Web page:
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Review: Physicians Formula Happy Booster Powder

About.com Rating 3 Star Rating


Physicians Formula Happy Booster
Physicians Formula
Can a beauty product make you happy? Physicians Formula claims it can. They have a whole line of beauty products now called Happy Booster which they claim will wipe your blues away, one swipe of lipstick and puff of blush at a time. I can always use a little product-inspired happiness in my life, so I gave their Happy Booster Powder a try.

A sort of combination blush, light bronzer, and highlighter, the product came in a Barbie-pink compact. The powder itself was pressed into embossed heart shapes in shades of pink, brown, and bone. It smelled sweet, and sparkled faintly in the compact and later, on my skin.

Does It Work?

Put it this way: I've yet to encounter a decently working beauty product that didn't fill me with euphoria, and there's something to be said for aromatherapy, but I call shenanigans on the happiness-inducing claims of this particular item.

First of all, there's Physicians Formula's own claims. The feelings of happiness are supposed to come from two ingredients called Happy Skin and Euphoryl: "natural plant extracts which have been shown to promote a feeling of happiness by mimicking the effect of Endorphins and helping protect the skin from environmental stress." Try as I might, I couldn't find any information on either one of these ingredients, except a few dodgy looking sites that mentioned Euphoryl as a lab-engineered extract that was supposed to boost mood ... in high doses. Even if this works, it seems unlikely that there's enough product in this product, if you get my drift.

But what about from a purely cosmetic perspective? There, we have a winner. I loved how this looked on my face. It has a mild shimmer, which I generally avoid, because shimmery powders can be aging on folks who are older than about 16. But this produced a nice soft glow that distracted the eye from fine lines and made my skin look healthier.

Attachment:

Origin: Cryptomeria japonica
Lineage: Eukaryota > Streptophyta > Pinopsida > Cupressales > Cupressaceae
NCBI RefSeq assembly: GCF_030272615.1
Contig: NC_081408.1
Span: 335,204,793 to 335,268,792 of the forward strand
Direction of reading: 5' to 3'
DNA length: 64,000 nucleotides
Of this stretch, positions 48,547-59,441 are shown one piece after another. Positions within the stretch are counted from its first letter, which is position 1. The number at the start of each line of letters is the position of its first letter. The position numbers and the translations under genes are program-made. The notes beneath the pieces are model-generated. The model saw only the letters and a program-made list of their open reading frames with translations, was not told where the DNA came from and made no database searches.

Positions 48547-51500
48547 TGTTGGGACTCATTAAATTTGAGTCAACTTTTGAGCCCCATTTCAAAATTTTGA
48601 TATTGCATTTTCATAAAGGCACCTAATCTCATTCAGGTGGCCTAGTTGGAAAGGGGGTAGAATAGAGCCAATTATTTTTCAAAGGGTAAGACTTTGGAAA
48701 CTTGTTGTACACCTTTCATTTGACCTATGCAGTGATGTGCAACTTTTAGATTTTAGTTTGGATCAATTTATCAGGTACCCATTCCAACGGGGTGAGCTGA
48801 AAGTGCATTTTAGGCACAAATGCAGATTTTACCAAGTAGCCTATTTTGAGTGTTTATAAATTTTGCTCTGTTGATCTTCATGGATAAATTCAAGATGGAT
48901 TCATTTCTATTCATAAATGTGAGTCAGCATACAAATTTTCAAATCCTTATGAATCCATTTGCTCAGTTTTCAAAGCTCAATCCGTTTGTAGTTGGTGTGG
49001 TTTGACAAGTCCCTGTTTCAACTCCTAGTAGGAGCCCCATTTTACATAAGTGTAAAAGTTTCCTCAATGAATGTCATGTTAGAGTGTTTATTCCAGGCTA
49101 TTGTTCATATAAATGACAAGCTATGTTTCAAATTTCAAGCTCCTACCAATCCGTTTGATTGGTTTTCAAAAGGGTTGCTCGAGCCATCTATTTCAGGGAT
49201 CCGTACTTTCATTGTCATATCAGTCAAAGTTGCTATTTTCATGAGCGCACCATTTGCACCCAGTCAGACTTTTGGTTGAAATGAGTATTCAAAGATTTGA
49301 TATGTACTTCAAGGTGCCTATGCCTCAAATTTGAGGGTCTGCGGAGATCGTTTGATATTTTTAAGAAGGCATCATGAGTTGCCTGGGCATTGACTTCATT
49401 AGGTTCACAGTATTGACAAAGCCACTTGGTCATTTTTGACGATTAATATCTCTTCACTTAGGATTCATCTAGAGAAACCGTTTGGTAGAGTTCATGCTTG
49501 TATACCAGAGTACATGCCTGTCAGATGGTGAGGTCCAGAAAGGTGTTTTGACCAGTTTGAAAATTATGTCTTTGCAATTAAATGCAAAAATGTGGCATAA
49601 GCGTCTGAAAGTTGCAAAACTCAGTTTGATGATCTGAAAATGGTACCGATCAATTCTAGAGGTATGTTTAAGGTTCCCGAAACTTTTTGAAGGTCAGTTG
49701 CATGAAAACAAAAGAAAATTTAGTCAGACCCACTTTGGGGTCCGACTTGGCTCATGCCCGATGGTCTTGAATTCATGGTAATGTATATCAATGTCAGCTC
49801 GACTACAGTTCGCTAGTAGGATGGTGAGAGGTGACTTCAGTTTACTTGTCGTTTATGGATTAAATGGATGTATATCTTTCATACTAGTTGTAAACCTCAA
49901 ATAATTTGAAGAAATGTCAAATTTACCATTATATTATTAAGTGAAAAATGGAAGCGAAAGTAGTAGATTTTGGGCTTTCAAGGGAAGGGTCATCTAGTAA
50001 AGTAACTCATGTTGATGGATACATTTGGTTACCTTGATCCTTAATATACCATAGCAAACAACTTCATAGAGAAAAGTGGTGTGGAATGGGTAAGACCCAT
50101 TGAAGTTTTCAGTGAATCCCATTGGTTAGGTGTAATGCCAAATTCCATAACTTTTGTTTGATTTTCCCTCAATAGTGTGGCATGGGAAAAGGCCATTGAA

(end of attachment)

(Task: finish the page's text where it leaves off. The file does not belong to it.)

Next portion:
Texture, Feel, and Smell:

Supposedly, the other mood-boosting ingredient is violet scent, but I have to say, the product didn't particularly smell like violets to me. It has a sweet smell, which I really liked, but if you're not into sweet-scented products, it might not be your bag. The texture and look are both really nice. It goes on light, and doesn't give you that super-shiny look that many sparkly powders give.

Ease of Use:

This is a hard product to use incorrectly. It has a very subtle effect, so you're unlikely to wind up catching a glimpse of yourself later and wondering alternately who brought the Oompa Loompa or whether or not you'll wind up as one of those old ladies with circles of blush on her cheeks like a doll. (Not that either of these things have ever happened to me. I'm just telling you so that you don't worry. Ahem.)

Bang for Your Buck:

As I said earlier, I wouldn't recommend buying this as a mood enhancer, unless you just really like pink beauty products. It's pretty much an extra shiny placebo in a neat little box.

As a highlighter/blush, though, this is a great little product. I bought mine for $13 at the drugstore, but it's even cheaper online.

Price: $10 or under.

Is It Worth It?

Oh sure, why not. As long as you don't fool yourself into thinking this will be a drug-free alternative to antidepressants, you could do a lot worse. It's cheap, it works, it has a nice smell -- who cares if it won't solve all your problems? As much as it saddens me to admit it, no beauty product will.

Man, now I'm bummed out. Time to go apply more Happy Booster.

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